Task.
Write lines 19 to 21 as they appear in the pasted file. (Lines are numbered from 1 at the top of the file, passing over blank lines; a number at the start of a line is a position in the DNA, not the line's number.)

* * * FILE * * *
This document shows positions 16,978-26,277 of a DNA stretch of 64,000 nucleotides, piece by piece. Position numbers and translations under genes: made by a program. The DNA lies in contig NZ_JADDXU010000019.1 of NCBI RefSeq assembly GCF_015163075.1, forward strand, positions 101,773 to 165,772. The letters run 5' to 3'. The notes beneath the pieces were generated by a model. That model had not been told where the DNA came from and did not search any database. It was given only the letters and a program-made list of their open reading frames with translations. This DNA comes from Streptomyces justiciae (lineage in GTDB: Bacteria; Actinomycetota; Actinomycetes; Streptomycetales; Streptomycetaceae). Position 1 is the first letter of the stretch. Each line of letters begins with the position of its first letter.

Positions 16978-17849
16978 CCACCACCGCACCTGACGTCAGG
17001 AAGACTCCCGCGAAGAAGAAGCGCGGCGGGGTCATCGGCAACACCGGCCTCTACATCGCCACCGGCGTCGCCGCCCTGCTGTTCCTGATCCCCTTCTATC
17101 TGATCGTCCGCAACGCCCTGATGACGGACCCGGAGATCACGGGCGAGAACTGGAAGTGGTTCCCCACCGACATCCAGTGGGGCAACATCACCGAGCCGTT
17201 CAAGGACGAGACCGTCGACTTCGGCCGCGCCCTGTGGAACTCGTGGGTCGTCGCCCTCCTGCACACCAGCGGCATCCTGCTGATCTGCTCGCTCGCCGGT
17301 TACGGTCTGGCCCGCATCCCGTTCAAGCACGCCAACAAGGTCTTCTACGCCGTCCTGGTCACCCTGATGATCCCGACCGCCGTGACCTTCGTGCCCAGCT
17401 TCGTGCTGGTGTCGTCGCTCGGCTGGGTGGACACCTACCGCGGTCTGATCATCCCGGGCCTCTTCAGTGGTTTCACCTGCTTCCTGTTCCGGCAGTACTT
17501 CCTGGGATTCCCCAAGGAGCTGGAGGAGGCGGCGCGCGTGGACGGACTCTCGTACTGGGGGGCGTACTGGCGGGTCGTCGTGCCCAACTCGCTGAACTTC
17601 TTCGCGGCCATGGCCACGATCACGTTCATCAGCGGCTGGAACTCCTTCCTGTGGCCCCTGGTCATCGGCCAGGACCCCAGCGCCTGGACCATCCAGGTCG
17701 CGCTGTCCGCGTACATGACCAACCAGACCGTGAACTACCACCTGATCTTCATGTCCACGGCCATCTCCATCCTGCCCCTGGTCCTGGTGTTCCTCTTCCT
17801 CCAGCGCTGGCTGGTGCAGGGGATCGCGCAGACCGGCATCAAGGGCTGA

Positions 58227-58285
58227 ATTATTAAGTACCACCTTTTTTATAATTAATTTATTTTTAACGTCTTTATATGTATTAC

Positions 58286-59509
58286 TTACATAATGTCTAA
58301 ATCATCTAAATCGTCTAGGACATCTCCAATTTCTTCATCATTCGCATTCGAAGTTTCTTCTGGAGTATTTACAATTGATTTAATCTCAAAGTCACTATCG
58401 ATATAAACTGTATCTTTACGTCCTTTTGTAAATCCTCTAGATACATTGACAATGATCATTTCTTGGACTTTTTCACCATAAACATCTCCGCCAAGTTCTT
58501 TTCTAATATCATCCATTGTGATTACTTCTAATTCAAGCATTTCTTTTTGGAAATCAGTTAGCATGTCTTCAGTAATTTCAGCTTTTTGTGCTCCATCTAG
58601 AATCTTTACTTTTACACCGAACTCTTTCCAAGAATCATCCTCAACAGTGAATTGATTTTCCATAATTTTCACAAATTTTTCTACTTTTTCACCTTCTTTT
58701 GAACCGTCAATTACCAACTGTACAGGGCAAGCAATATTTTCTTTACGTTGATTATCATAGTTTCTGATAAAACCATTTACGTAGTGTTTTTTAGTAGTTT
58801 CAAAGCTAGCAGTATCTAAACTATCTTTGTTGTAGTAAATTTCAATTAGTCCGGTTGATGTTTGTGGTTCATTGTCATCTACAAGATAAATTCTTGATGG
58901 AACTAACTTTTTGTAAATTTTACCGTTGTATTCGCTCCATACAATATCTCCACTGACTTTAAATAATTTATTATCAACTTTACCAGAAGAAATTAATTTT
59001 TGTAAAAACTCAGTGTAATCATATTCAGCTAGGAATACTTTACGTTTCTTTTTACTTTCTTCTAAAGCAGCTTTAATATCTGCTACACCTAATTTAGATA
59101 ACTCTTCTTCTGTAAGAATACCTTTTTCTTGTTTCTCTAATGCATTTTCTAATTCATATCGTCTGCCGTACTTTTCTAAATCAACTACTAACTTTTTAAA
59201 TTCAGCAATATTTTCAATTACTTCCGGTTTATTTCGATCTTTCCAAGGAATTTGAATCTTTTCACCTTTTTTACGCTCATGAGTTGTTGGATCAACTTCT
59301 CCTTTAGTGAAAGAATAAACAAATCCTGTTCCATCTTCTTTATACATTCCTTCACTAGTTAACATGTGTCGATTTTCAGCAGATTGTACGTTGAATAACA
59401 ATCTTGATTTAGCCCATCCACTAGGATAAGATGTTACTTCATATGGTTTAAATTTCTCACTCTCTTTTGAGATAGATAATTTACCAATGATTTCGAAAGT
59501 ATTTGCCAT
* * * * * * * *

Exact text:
58501 TTCTAATATCATCCATTGTGATTACTTCTAATTCAAGCATTTCTTTTTGGAAATCAGTTAGCATGTCTTCAGTAATTTCAGCTTTTTGTGCTCCATCTAG
58601 AATCTTTACTTTTACACCGAACTCTTTCCAAGAATCATCCTCAACAGTGAATTGATTTTCCATAATTTTCACAAATTTTTCTACTTTTTCACCTTCTTTT
58701 GAACCGTCAATTACCAACTGTACAGGGCAAGCAATATTTTCTTTACGTTGATTATCATAGTTTCTGATAAAACCATTTACGTAGTGTTTTTTAGTAGTTT